Basic Computer Terms Guide

Basic Computer Terms Guide

If you don’t have a lot of experience on the computer, then some of the terms we use on the Speed Up My PC blog may seem confusing. What is a kilobyte? What does RAM stand for? What is considered a ‘peripheral’? Today, we’re going to define some basic computer terms for you.

Byte: The basic unit of storage on a computer. A byte is incredibly small.

Kilobyte: A unit of storage made up of approximately 1000 bytes (1024 to be exact). Download speeds are often measured in terms of kilobytes per second (kb/sec).

Megabyte: One million bytes. A typical .mp3 file is about 4 or 5 megabytes.

Gigabyte: One billion bytes. Larger files are defined in gigabytes. For example, a computer manufacturer may advertise its hard drive as being able to store 500GB.

RAM: RAM stands for Random Access Memory. Your computer needs RAM in order to function properly. This memory is constantly being accessed whenever you use your computer, and it’s used to store small levels of information that need to be accessed over a short period of time. If you want to speed up your computer, many people will suggest that you start by adding more RAM to your system.

Applications: This is a broad term used to define any program or task that is running on your computer. You may use applications like Microsoft Word or Mozilla Firefox, for example.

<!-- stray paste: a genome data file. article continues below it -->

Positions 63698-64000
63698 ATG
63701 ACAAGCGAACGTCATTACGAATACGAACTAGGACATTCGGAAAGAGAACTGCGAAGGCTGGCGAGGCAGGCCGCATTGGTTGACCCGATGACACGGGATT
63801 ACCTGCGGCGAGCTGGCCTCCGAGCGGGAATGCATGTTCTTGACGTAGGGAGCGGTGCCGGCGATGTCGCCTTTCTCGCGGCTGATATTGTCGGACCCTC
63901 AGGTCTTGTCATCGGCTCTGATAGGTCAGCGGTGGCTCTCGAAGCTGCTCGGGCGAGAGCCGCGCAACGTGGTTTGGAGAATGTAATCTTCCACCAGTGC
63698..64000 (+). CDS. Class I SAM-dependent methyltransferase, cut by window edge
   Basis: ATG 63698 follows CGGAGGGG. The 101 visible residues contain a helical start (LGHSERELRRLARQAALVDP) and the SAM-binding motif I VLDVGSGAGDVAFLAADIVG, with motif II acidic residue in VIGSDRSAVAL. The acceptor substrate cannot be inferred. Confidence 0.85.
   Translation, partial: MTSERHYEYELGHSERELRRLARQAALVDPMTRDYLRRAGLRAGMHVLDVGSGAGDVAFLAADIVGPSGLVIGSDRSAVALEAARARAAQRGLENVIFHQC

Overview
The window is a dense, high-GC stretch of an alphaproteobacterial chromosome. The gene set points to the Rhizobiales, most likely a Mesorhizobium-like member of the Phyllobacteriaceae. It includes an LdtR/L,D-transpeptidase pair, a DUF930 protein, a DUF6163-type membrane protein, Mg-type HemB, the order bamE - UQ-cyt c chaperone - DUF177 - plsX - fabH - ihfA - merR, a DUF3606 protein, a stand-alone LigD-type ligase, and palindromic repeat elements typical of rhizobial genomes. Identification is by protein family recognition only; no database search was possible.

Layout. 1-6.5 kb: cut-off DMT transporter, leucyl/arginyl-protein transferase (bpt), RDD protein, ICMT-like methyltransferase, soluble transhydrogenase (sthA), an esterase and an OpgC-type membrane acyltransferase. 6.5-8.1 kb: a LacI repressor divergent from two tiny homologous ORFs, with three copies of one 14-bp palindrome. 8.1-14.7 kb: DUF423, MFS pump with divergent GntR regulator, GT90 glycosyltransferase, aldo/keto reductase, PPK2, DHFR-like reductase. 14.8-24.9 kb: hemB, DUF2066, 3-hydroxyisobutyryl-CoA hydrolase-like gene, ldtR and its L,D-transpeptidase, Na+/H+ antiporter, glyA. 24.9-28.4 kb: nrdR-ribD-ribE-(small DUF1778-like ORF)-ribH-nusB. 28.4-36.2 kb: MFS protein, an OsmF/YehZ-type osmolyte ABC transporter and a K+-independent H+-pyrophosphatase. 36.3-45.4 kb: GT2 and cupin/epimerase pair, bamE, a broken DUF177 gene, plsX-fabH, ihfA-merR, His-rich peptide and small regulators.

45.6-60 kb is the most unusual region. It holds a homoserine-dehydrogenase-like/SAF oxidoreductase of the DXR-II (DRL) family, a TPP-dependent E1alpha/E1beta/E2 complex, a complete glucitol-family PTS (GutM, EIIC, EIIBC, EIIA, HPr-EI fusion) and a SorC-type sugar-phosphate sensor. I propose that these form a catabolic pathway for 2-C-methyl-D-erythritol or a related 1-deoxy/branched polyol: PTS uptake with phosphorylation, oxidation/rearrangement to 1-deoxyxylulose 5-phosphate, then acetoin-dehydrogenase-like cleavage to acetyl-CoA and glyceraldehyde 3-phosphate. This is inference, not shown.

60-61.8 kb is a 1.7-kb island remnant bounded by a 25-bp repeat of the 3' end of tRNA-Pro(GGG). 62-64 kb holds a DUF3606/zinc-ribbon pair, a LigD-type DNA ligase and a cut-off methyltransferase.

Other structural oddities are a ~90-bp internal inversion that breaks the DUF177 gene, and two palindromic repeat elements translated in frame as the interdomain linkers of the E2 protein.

Peripherals: A peripheral can be defined as any external hardware component, like a mouse, keyboard, printer, speakers, or headphones.

CPU: This is the Central Processing Unit. It is essentially the brains of the computer, and the CPU tells your computer what it should be doing at all times. CPUs can come in single-core, dual-core, or even quad-core, and in general, the more cores there are, the more applications a computer can handle simultaneously.

Crash: A computer is said to have ‘crashed’ when it suddenly stops working. Your screen may freeze and turn into a Blue Screen of Death, for example. Or, you could be forced to restart your PC after it stops responding. This is often the early signs of a serious error – like a virus or malware problem.

Hard drive: This is the basic storage unit in your computer. All of your files and folders are stored on your hard drive, as well as the Windows operating system. You may purchase an external hard drive if you want to create more room on your PC, and some users may have multiple internal hard drives as well.

Defragment: Another popular way to speed up a PC is to ‘defragment’ the hard drive. Over time, the files on your hard drive spread apart. As you add more files onto the drive, your important files grow farther and farther from one another in a process called ‘fragmentation’. This slows down your computer and increases the access times for your PC. By ‘defragmenting’ your hard drive, you can push these files closer together, reducing the strain on your hard drive and speeding up your PC.

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  • Free Up Disk and Memory Space
  • Speed up your System
  • Fix System Errors And Crashes
  • Improve Internet Access
  • Boost Start-up Speed